Running a Spark job using the CLI

The following example demonstrates how to run a Cloudera Data Engineering (CDE) Spark job using the command line interface (CLI).

Make sure that the Spark job has been created and all necessary resources have been created and uploaded.

Using the cde job run requires more preparation on the target environment compared to the cde spark submit command. Whereas cde spark submit is a quick and efficient way of testing a Spark job during development, cde job run is suited for production environments where a job is to be run multiple times, therefore removing resources and job definitions after every job run is neither necessary, nor viable.

To run a Spark job, run the following command:
cde job run --name <job name> [Spark flags...] [--wait] [--variable name=value...]
  • With [Spark flags...] you can override the corresponding job values. Spark flags that can be repeated replace the original list, except for --conf which only adds or replaces values for the given keys.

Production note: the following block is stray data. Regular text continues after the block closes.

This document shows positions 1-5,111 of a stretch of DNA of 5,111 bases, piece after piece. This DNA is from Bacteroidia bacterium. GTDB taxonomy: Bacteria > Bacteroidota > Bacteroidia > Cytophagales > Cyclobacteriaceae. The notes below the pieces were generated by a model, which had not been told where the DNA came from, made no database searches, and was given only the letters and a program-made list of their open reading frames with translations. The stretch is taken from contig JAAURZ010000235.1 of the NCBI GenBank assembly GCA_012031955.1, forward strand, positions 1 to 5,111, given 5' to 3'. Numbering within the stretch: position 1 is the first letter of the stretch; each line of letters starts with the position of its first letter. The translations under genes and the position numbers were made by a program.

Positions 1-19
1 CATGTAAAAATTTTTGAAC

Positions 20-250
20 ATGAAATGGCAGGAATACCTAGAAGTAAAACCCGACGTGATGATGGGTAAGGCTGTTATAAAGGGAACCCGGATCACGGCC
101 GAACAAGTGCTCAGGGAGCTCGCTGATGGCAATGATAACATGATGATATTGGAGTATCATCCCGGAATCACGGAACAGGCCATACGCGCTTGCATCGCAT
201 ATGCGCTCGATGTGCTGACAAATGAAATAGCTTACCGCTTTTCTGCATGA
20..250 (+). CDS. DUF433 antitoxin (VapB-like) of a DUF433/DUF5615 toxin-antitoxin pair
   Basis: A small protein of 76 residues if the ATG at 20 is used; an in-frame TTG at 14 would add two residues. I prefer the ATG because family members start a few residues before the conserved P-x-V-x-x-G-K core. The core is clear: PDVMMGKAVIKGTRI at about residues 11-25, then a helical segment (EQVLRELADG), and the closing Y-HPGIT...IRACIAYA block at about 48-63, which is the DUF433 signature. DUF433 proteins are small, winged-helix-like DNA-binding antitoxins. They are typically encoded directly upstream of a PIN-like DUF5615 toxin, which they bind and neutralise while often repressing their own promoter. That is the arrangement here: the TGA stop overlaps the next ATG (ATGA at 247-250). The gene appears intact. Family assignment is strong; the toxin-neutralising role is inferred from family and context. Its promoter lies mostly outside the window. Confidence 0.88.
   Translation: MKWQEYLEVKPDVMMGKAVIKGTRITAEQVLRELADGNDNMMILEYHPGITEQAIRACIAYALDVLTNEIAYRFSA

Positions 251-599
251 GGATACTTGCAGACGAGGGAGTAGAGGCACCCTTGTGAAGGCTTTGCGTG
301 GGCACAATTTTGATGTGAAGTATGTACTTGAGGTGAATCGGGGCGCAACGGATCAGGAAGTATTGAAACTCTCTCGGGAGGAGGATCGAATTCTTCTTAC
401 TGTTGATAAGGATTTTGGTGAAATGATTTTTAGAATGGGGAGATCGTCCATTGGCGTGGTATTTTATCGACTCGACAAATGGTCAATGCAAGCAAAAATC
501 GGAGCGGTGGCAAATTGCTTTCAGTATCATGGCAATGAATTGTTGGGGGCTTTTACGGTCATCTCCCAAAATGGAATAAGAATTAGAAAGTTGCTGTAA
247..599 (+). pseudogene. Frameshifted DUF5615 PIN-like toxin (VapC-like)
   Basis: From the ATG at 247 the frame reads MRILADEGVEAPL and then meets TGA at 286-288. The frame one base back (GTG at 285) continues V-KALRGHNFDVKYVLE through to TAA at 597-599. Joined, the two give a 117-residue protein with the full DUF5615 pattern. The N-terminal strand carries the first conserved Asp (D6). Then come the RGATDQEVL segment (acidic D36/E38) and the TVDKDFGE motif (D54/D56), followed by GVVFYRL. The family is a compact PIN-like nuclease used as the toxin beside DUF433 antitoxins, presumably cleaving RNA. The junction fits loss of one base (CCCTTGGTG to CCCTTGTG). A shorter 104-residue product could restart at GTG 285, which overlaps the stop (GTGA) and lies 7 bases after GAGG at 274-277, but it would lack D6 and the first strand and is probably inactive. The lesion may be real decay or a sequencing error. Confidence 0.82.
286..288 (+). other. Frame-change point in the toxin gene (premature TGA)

• With [--variable] flags you can replace strings in job values. Currently the supported fields are:
    • Spark application name
    • Spark arguments
    • Spark configurations
    For a variable flag name=value any substring {{{name}}} in the value of the supported field gets replaced with value.
  • A custom runtime Docker image can be specified for the job using the --runtime-image-resource-name flag, which has to refer to the name of a custom image resource that has already been created.
  • GPU Acceleration (Technical Preview): Using [--enable-gpu-acceleration] you can accelerate your Spark jobs using GPUs. You can use [--executor-node-selector ""] and [--executor-node-toleration ""] options to configure selectors and tolerations if you want to run the job on specific GPU nodes. When this job is run, this particular job will request GPU resources.
    cde job run --name example-pi \
    --enable-gpu-acceleration \
    --executor-node-selector "" \
    --executor-node-toleration ""

By default the command returns the job run ID as soon as the job has been submitted.

Optionally, you can use the --wait switch to wait until the job run ends and returns a non-zero exit code if the job run was not successful.